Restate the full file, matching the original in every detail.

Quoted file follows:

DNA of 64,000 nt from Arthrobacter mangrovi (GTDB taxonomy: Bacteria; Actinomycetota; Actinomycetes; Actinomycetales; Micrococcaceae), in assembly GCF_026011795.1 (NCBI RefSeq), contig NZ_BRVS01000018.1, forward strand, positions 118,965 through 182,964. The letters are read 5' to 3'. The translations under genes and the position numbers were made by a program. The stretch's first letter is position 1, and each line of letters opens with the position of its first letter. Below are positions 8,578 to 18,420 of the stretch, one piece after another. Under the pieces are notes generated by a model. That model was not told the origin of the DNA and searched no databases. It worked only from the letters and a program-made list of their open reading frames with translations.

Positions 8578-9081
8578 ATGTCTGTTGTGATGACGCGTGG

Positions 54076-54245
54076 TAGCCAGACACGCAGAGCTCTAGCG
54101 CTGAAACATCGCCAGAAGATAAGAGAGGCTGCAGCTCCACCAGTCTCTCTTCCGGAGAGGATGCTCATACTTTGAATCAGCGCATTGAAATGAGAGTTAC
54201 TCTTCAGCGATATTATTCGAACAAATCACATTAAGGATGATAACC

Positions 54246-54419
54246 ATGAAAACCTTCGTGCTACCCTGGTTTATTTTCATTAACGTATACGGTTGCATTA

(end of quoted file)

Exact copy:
DNA of 64,000 nt from Arthrobacter mangrovi (GTDB taxonomy: Bacteria; Actinomycetota; Actinomycetes; Actinomycetales; Micrococcaceae), in assembly GCF_026011795.1 (NCBI RefSeq), contig NZ_BRVS01000018.1, forward strand, positions 118,965 through 182,964. The letters are read 5' to 3'. The translations under genes and the position numbers were made by a program. The stretch's first letter is position 1, and each line of letters opens with the position of its first letter. Below are positions 8,578 to 18,420 of the stretch, one piece after another. Under the pieces are notes generated by a model. That model was not told the origin of the DNA and searched no databases. It worked only from the letters and a program-made list of their open reading frames with translations.

Positions 8578-9081
8578 ATGTCTGTTGTGATGACGCGTGG

Positions 54076-54245
54076 TAGCCAGACACGCAGAGCTCTAGCG
54101 CTGAAACATCGCCAGAAGATAAGAGAGGCTGCAGCTCCACCAGTCTCTCTTCCGGAGAGGATGCTCATACTTTGAATCAGCGCATTGAAATGAGAGTTAC
54201 TCTTCAGCGATATTATTCGAACAAATCACATTAAGGATGATAACC

Positions 54246-54419
54246 ATGAAAACCTTCGTGCTACCCTGGTTTATTTTCATTAACGTATACGGTTGCATTA